How do you grieve after a suicide?
One person in Ireland died by suicide today.
One person in Ireland will die by suicide tomorrow and the day after that and the day after that. Some days, there will be more than one until, at the end of this year, the total will top 500.
My concern here is what happens the survivors; families, neighbours, friends and communities. This aftercare of the bereaved by suicide is called Suicide Postvention.
Is their grief worse than any other grief?
It’s a common mistake to compare sufferings. It’s what leads people to say things like ‘it could be worse’, when, in fact, it can’t be worse for the survivors.
I’ve never met a bereaved person who felt better about their own pain after hearing of another’s pain.
To be brutally honest, comparison is how we reduce a person’s pain to a size we can handle.
Could we also forget the idea of ‘consolation’. If we can accept that no consolation is possible, it will reduce our anxiety about what to say.
Saying ‘I’m sorry for your loss’ isn’t meaningless or useless. It’s been said by generations of Irish people in similar circumstances and it means exactly what it says on the tin. We are sorry for their pain.
We’re not foolish enough to think this phrase will remove their pain but we do believe that our presence and concern may help them bear it. Suicide Postvention is about helping people to grieve well and healthily.
How is suicide bereavement different?
Sudden death, by accident or illness, is a reality for many people and we expect them to be shocked. Who can see a child off to school in the morning and accept that this child will never return? It is normal for people to suffer shock and shock acts like a anaesthetic for the mind; it shields us from the enormity of what has occurred.
The shock of a death by suicide can be complicated by specific factors. Some people are so shocked by the violent manner of the death that the horror of it becomes a stumbling block to their grieving. They may need help to face this before they can proceed.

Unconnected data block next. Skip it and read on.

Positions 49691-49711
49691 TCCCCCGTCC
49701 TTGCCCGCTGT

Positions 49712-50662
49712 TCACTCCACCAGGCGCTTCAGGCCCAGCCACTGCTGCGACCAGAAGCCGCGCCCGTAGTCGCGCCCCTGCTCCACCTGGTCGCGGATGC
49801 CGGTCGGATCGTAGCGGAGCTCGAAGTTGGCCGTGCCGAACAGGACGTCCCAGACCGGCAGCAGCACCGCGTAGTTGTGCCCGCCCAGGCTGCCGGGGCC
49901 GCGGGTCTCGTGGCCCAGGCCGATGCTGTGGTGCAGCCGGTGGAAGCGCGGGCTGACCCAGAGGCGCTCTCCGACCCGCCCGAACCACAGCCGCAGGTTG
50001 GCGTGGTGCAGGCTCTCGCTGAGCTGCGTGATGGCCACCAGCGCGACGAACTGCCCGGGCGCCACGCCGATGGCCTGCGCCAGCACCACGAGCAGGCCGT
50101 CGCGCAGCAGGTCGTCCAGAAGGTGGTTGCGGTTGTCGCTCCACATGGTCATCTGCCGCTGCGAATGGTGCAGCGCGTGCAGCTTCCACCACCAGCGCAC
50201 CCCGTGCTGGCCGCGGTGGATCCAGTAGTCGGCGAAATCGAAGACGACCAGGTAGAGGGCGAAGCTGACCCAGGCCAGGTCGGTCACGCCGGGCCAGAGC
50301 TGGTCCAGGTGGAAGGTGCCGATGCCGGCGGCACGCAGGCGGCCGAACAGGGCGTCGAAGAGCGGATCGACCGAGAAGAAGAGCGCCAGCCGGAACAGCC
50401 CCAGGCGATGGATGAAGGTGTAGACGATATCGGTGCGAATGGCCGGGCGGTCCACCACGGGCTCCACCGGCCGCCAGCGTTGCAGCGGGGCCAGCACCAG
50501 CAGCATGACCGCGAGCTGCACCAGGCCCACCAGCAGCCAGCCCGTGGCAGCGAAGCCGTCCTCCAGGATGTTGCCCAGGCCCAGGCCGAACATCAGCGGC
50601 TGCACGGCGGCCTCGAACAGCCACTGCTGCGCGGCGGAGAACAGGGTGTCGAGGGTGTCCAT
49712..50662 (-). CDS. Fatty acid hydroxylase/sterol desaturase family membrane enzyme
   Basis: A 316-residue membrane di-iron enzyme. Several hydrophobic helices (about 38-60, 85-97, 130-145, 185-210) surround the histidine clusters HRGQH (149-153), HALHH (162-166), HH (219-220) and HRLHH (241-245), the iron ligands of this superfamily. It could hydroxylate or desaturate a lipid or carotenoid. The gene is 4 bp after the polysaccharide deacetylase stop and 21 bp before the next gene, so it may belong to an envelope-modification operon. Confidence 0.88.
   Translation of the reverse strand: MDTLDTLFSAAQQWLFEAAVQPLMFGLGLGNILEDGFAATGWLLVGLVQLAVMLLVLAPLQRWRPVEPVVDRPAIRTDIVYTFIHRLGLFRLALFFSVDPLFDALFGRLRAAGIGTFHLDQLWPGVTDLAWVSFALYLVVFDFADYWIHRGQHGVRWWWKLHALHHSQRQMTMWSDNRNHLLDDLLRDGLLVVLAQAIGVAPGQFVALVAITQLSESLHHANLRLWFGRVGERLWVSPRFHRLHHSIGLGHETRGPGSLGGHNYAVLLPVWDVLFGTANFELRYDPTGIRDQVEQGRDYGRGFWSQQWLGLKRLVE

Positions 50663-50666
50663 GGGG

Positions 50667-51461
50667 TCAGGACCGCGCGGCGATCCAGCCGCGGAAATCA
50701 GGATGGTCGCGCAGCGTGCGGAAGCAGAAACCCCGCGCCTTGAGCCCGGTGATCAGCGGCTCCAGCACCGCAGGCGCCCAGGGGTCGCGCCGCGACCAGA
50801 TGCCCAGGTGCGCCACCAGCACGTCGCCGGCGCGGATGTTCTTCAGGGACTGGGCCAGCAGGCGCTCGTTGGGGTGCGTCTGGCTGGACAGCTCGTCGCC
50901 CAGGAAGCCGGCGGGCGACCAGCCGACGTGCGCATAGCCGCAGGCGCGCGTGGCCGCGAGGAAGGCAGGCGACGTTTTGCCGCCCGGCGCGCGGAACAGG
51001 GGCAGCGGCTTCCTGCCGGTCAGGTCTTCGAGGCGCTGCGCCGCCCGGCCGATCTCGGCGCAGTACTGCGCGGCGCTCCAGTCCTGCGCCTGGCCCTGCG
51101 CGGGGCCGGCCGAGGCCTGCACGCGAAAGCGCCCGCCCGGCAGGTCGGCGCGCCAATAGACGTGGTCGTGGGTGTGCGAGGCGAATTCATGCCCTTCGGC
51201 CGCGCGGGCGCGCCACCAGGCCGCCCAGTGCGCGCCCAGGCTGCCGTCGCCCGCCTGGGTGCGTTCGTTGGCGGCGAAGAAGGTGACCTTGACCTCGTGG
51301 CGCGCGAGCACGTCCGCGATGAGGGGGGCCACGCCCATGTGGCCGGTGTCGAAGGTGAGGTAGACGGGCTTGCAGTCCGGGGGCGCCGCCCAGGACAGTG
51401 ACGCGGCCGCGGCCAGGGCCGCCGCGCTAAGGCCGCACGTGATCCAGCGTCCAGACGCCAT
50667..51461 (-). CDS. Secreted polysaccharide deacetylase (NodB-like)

Others may see the suicide as an act of violence against themselves; a ‘slap in the face’ or an act of rejection. We should also remember that it’s not so long ago that many considered a death by suicide a mortal sin that excluded the dead from consecrated ground in this life and Heaven in the next. The bereaved may feel shamed and tainted by such a death and refuse to speak of it within the family and with friends and neighbours.
That kind of omerta can be a huge burden for family members who want to acknowledge the reality and express their grief.
There is such a thing as a bereaved person. There is no such thing as a family bereavement. Each member of the family has a unique relationship with the dead person and must have the freedom to grieve that person in their own way.
Sometimes, neighbours and friends are equally uncomfortable with a death by suicide and, sadly, this can cause them to join the conspiracy of silence or simply withdraw.
It is always important to speak of the dead.
If this gives rise to painful emotions then, the more it does so, the more opportunities are given to the bereaved to express their pain and deal with it. Giving families the chance to express their grief is the gift we bring when we visit; why else would we come?
Priests and ministers of religion have a very important role at this time. I know of many clergy who appreciate that their presence and solidarity with the bereaved family can help to ease any sense of shame in themselves and renew their hope for the well-being of the one they have lost. Sensitive clergy also put much thought and preparation into religious ceremonies at this time. They are careful not to glorify the dead person but to reflect dimensions of them the bereaved have become blinded to in the glare of suicide.
After the crowds have disappeared back to their own lives, those who were also close should come closer. An already existing bond of friendship gives us the right and obliges us to do whatever we can to help.